I met my first weasel in a Cape Cod dune shack. That should be of little surprise to anyone familiar with weasel behavior. This small mustelid related to martins, otters, and skunks rarely builds its own house. It most frequently nests in abandoned rodent burrows. If the desired home is still owner-occupied, the weasel draws up a quick and tasty deed transfer.

Not having to acquire an undeveloped lot saves the weasel plenty of time and energy for the pursuit of its main mission, the daily consumption of up to 25 percent of its body weight in the form of small mammals, birds, snakes, and frogs.

To the weasel, the dune shack is just another burrow – a bit large, but with roof and walls, usually abandoned, and in good habitat. The shack in which the encounter occurred differs from other shacks I am familiar with by having a second room. This room is largely occupied by a double-bed, also uncommon among dune shacks. Solitude is not merely available. It is encouraged.

I had finagled a week’s stay in this shack, and arrived with a mule-sized load of goods without benefit of the mule. I set out my food and belongings – a scent in every corner – and inspected the shack’s own store of provisions in the outer room. Food, of course, is mighty important when shacking it, and one must always bring a complete set of edible weapons for the war against starvation (actually, against the long, difficult, and should-have-been-unnecessary walk back to the grocers).

Former tenants can be expected to leave something edible. Some things everyone leaves: marginal items like herb teas and tamari sauce, and staples like rice and powdered milk. And rancid items like the bacon I threw out and the greasy Oriental noodles I kept in, deeming the former dangerous, and the latter useful in a dangerous time.

During this sorting of ported and inherited possessions, the time came to put my sleeping bag and clothes in the interior bedroom. I opened the door and – wham! – the weasel encounter.

Already on the bed was an abandoned sleeping bag. Instantly, my eye caught the movement of something in the bag. Suddenly the weasel stood one-foot high on its hind legs, staring at me with an expression that seemed half surprise and half sizing up. In a moment it had flowed – that’s how a weasel moves – off the side of the bed and through a small hole in the floor. The encounter lasted less than three seconds.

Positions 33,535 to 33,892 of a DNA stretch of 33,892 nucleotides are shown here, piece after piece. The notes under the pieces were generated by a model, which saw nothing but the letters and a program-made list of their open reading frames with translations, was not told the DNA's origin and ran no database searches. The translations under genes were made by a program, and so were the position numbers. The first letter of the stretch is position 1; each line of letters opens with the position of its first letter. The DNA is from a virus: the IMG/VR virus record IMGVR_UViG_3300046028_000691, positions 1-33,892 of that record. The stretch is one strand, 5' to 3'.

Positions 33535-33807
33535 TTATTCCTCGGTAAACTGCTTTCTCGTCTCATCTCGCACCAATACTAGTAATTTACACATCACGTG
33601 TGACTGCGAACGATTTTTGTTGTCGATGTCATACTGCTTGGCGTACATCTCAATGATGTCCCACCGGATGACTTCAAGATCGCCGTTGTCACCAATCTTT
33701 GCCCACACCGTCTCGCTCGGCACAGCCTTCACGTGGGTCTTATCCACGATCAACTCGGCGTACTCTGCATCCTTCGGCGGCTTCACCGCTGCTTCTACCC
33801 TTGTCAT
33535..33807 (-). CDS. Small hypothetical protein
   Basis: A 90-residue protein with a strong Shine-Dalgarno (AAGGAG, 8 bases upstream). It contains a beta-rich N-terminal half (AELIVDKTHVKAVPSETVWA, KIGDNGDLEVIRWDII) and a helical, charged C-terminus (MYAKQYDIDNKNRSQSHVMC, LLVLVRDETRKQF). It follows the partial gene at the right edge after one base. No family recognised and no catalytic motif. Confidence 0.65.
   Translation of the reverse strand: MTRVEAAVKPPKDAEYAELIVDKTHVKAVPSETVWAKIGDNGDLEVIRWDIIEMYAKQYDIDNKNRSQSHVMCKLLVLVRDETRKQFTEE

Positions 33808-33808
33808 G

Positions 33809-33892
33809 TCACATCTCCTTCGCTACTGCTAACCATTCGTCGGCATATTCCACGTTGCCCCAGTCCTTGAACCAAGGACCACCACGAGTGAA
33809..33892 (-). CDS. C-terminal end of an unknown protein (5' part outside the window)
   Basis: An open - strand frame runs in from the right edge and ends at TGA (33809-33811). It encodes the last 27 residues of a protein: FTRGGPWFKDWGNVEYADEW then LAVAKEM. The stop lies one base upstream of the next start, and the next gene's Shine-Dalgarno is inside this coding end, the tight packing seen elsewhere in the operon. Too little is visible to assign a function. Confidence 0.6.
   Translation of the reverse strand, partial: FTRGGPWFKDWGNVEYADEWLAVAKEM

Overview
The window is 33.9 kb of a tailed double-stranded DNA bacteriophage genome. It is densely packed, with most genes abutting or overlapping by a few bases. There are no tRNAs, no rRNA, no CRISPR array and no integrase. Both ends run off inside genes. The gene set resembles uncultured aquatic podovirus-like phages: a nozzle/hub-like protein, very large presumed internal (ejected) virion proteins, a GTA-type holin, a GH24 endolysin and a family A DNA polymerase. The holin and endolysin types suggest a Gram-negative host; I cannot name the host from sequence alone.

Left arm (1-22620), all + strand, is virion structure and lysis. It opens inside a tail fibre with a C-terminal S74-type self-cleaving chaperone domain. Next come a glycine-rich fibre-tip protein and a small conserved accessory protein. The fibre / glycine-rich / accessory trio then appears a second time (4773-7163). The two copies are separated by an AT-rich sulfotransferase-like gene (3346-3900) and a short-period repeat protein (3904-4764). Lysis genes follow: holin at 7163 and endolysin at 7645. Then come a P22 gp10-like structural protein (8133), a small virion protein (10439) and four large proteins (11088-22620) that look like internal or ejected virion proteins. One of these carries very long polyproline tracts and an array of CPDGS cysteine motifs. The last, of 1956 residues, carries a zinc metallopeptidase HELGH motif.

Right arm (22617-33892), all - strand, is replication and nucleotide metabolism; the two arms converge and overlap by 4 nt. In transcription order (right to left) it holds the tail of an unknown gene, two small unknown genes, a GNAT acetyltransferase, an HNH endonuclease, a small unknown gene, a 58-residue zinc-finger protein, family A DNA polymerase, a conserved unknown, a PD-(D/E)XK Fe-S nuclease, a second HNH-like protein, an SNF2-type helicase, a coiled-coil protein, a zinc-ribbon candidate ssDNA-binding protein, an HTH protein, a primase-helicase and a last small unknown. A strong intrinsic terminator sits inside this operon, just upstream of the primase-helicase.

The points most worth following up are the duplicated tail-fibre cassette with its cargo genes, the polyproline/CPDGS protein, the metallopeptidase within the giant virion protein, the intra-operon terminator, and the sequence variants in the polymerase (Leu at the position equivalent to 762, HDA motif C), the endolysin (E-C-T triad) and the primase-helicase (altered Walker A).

After a suitable wait, I gingerly pried open the sleeping bag to see what – or who – might still be in it. There among the flannel folds was a thick, soft nest made of the hair of one of the dunes’ more popular rodents, the meadow vole.

On the outside chance the weasel would return, I decided to sleep in the outer room, which had a bed of its own. It paid off. The weasel, willing to share, continued to use the other room, and I saw it fleetingly two more times during my stay.

Following that first encounter, I returned to the ordering of possessions. I couldn’t believe it when I opened a kitchen cabinet and found a nestful of new-born, juvenile, and adult white-footed mice. It seemed unlikely that the weasel (whose backbone is so supple it can make a U-turn in a soup can) had not found this over-populated nest. Could this have been the weasel’s larder? Had it, like me, stashed its belongings here and there?

Of course not. This was a case of incredibly lucky mice. One peep too loud and they would be nest upholstery. Weasels do not husband livestock.

Weasels kill livestock. This is what has given them such a bad name. In spite of their small size (they average less than half a pound in weight) they are fierce fighters and can easily kill animals several times their size. Like any successful natural hunter, a weasel will kill more than it can eat at one meal. If it makes its way into a rabbit’s burrow or chicken coop, it will kill everything in sight, eat what it can, sleep it off, then eat again. More than one weasel has come to an end fast asleep inside a coop of dead chickens.

On Cape Cod, rodents are the primary diet. Weasels themselves are prey for foxes, larger birds, and even house cats. But the sinuous animal can be a very ungrateful dinner guest. The skull of a weasel was once found with jaws still clamped to the breast of a live eagle.





Almost anyone who regularly engages in an outdoor activity beyond one’s own yard – nature walker, hunter, beachcomber – necessarily becomes a petty criminal. The crime is trespassing.

Outside of Cape Cod National Seashore, most of the open land on Cape Cod is privately owned, as is most of the beachfront down to low water. For obvious reasons trespassing is more of an issue these days. We all want our privacy, even if at the expense of someone else’s, whether trespasser or trespassee. Trespassing is nothing if not a tradition. Our ancestral recreationists were even guiltier than we are today, but in those days there were far fewer encounters with the owners of the land, and the crimes for the most part went undetected.